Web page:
The newest threads to be added to DMCs range, the Étoile thread range. These 35 threads (not to be confused with the “new 35 DMC threads” which are included in the 500) are like any other threads in the range, but they have a slight sparkle running through them. Great for adding a subtle touch to any work, they’re a great range to collect too.
(C)ECRU, (C)BLANC, C310, C318, C321, C415, C433, C436, C444, C471, C519, C550, C554, C600, C603, C666, C699, C725, C738, C740, C798, C814, C816, C820, C823, C840, C890, C900, C907, C915, C938, C972, C995, C3371 & C3799

New DMC Mouline Etoile Threads In Silver Box (source:
New DMC Mouline Etoile Threads In Silver Box (source:


Another fairly new set of threads from DMC, the Coloris range is made up of threads with 4 distinct colors in each thread. Like some of the other variations threads which we’ll speak about in a minute, these threads are great for making more interesting solid color patterns. However, unlike the variations, they change to a very different color every 5cm, rather than a complementary color.
4500, 4501, 4502, 4503, 4504, 4505, 4506, 4507, 4508, 4509, 4510, 4511, 4512, 4513, 4514, 4515, 4516, 4517, 4518, 4519, 4520, 4521, 4522 & 4523

Color Variations

The color variations range is a series of color-changing threads with each color varying slightly giving a faded effect. There are 36 in total, however, there have been more in the past.
4015, 4020, 4025, 4030, 4040, 4045, 4050, 4060, 4065, 4070, 4075, 4077, 4080, 4090, 4100, 4110, 4120, 4124, 4126, 4128, 4130, 4140, 4145, 4150, 4160, 4170, 4180, 4190, 4200, 4210, 4215, 4220, 4230, 4235 & 4240

Variegated threads

The variegated range of threads, which can be hard to find if you’re trying to find them on the official DMC websites, are 18 threads similar in nature to the color variations series, but the change of colors is slower.
In the past DMC have made a lot of variegated threads discontinued, and the arrival of the new Coloris range has made many to suspect they made do the same to these soon too.
48, 51, 52, 53, 67, 69, 90, 92, 93, 94, 99, 105, 106, 107, 111, 115, 121 & 125

Light Effects

The final set of 6 strands threads by DMC is the Light Effects range. This includes all their metallic, pearl, neon and glow-in-the-dark threads.
E5200, E130, E135, E155, E168, E211, E301, E310, E316, E317, E321, E334, E415, E436, E677, E699, E703, E718, E746, E747, E815, E818, E825, E898, E966, E967, E3685, E3747, E3821, E3837, E3843, E3849, E3852, E980, E990, E940, 5282 & 5283

dmc light effect threads (source:
dmc light effect threads (source:

Are There Any Other Threads?

Whilst those are the standard 6 strand threads cross stitchers can use, there are other 6 strand threads from different DMC ranges that can be used as well.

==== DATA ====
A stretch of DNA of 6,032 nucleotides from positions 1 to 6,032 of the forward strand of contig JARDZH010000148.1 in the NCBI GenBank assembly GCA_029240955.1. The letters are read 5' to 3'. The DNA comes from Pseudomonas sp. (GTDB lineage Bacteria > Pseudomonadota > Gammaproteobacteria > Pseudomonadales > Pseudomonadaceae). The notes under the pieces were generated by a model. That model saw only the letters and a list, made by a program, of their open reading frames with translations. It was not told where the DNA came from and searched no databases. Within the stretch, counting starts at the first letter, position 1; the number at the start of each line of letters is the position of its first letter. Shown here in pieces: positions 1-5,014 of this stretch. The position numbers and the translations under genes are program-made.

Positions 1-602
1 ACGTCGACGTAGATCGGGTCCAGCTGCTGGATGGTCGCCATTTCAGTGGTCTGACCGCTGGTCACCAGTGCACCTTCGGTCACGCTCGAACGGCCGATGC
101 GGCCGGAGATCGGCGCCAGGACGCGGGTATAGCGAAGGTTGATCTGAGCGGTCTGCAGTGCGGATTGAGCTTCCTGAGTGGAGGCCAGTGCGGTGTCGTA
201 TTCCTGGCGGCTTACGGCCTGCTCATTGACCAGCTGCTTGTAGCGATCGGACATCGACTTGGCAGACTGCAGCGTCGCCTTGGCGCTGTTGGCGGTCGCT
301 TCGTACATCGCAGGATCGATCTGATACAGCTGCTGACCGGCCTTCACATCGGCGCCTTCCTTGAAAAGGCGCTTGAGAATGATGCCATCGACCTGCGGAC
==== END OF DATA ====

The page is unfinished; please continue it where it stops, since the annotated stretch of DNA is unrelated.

Satin Threads

The first range is DMCs satin range. Unlike its standard cotton 500, the satin range is made up of rayon fibers (shiny wool) but acts exactly like normal DMC thread. Most people forget these threads, and they really shouldn’t as not only is a project with purely these threads a delight to behold (especially a higher count project) but they are a great swap in for backstitching threads.
S5200, S211, S307, S310, S321, S326, S336, S351, S352, S367, S414, S415, S434, S469, S471, S472, S501, S504, S550, S552, S553, S601, S602, S606, S666, S676, S700, S702, S712, S726, S738, S739, S741, S744, S745, S762, S776, S797, S798, S799, S800, S818, S820, S841, S898, S899, S909, S915, S931, S932, S943, S959, S964, S976, S991, S995, S3371, S3607, S3685 & S3820

Diamant Threads

Somewhat different from the others on this list the Diamant range is single strand, but they’re the same as a single strand of the standard cotton. Diamant threads are a great DMC metallics alternative, as they’re softer and in my opinion don’t have anywhere near the same issues as the DMC metallics range.
D5200, D140, D168, D225, D301, D310, D316, D317, D321, D415, D699, D898, D3821 & D3852

DMC Diamant Threads in Presentation Box (Source:
DMC Diamant Threads in Presentation Box (Source:

Discontinued Threads

There are also a whole bunch of discontinued threads. There are so many here, from all types of ranges, such as metallics, variations and variegated, but you can still get your hands on good quality second-hand embroidery threads that include these.

So How Many Threads Can You Collect?

In total, you can get your hands on 667 different DMC 500 six strand threads.
500 solid colors, 16 region-specific colors, 35 Étoile threads, 24 Coloris threads, 36 Color Variations, 18 Variegated threads & 38 Light Effect threads.
You can also get your hands on 60 satin six strand threads, 14 diamant threads and 73 discontuined threads.

Looking for how to track your threads?

We have a great free spreadsheet you can use!

DMC thread spreadsheet free download by Lord Libidan
DMC thread inventory sheet free download by Lord Libidan

Subversive Cross Stitch Is Older Than You Think

Linen sampler embroidered with silk, by Elizabeth Parker, Ashburnham Forge, Sussex, England, about 1830. (Source: Victoria & Albert Museum)